As the majority points out, GA-09 “only delays certain non-essential abortions,” and it “includes an emergency exception for the mother’s life and health, based on the determination of the administering physician.” In short, far from targeting abortion, it treats abortion just like any other medical procedure.
Might delay present some additional risk, short of the emergency exception, to women who seek abortion? Sure—just as postponement of “critical procedures, including endoscopies and colonoscopies, and even some oncological and cardiovascular procedures” entails some additional risk to the patients seeking them. And just as Henning Jacobson, the plaintiff in Jacobson v. Massachusetts, faced some additional risk from the smallpox vaccination he objected to. But what possible reason is there to believe that abortion must be elevated above all other medical procedures? As the panel majority explains, Roe and Casey don’t compel that result.
2005—A split Ninth Circuit panel, in an opinion by notorious activist judge Stephen Reinhardt, rules in a habeas case (Musladin v. Lamarque) that under clearly established Supreme Court law a defendant on trial for murder was deprived of his right to a fair trial by an impartial jury when the trial judge permitted family members of the victim (or, as Reinhardt insists on referring to him in quotes, the “victim”) to wear buttons bearing the deceased’s photograph. (The panel will later substitute in a slightly different version of its opinion.)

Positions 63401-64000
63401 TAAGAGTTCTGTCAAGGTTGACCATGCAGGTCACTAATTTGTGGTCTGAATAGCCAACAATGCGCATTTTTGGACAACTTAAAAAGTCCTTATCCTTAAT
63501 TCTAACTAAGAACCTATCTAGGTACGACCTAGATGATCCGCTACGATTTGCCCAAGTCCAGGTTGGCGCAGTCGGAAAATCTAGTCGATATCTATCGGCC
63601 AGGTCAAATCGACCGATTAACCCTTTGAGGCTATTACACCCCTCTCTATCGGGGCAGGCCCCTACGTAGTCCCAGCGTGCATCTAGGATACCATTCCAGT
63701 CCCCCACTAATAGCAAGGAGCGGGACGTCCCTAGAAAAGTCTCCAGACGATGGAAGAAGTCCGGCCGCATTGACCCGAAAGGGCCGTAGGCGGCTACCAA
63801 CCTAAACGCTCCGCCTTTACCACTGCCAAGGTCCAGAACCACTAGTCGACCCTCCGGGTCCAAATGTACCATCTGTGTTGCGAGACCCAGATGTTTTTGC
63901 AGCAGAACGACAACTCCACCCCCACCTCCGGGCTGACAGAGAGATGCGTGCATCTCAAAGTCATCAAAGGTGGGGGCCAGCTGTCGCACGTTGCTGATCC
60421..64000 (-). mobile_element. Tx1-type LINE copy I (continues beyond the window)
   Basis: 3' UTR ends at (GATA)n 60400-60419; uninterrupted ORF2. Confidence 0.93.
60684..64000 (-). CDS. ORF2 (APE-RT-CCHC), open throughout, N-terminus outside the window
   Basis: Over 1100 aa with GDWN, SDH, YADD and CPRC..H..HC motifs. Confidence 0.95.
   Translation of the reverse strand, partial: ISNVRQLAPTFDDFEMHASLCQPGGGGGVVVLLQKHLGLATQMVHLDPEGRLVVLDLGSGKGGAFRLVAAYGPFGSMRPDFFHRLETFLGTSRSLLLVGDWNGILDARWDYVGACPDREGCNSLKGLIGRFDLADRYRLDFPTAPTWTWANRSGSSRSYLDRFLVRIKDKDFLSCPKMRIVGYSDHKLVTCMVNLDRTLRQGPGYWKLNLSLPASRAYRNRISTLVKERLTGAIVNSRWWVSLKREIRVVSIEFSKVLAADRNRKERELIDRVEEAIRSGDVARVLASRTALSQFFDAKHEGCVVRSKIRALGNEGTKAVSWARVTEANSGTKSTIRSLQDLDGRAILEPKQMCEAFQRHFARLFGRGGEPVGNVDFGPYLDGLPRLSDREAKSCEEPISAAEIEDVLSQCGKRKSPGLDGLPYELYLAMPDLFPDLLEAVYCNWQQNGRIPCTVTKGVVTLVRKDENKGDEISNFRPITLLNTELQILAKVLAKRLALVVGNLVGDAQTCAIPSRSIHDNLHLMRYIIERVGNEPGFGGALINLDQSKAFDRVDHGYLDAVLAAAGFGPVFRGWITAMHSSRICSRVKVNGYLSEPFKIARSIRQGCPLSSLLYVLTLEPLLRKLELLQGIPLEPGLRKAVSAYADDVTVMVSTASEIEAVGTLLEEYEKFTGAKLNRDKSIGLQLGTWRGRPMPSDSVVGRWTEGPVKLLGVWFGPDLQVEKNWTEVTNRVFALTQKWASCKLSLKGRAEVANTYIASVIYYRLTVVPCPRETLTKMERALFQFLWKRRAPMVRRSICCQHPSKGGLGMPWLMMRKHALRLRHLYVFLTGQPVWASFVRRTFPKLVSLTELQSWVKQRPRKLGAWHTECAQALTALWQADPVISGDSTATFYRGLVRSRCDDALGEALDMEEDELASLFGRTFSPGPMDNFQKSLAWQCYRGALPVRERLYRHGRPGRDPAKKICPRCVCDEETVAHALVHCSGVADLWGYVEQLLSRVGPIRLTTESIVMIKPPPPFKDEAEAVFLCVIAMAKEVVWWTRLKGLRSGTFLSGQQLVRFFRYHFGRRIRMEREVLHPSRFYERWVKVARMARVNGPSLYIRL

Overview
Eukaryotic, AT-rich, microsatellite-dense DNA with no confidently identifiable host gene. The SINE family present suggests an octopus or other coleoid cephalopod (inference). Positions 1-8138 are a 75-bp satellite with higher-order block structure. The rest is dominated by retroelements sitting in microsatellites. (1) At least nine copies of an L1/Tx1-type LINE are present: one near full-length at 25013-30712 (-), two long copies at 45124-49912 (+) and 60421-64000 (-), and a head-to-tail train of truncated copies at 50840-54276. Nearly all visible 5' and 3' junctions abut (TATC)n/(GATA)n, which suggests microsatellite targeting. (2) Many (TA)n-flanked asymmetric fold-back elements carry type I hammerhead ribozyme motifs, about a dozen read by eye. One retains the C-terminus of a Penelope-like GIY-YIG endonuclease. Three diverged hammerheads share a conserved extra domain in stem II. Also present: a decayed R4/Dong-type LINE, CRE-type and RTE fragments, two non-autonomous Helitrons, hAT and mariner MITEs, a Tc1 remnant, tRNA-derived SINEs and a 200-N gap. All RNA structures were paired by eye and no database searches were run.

In 2006, a mere two months after oral argument, the Supreme Court (in Carey v. Musladin) will unanimously reverse the Ninth Circuit.
2015—Shirley, you can’t be serious!
The day after Wisconsin voters amend the state constitution to alter the method for determining who is chief justice of the Wisconsin supreme court, Wisconsin chief justice Shirley S. Abrahamson files a federal lawsuit contending that the amendment violates her constitutional rights. The legal reasoning in Abrahamson’s complaint reflects just the sort of activist nonsense that Abrahamson has been notorious for during her decades on the court.
Less than three months later, the federal judge handling the case—an Obama appointee, no less—will grant summary judgment against Abrahamson.
In an important ruling today, a divided panel of the Fifth Circuit held that a district court wrongly exempted all abortion procedures from the Texas governor’s order postponing non-essential medical procedures until April 21. Judge Stuart Kyle Duncan authored the majority opinion, which Judge Jennifer Elrod joined. Judge James Dennis dissented.
Here is the majority’s opening summary of its ruling: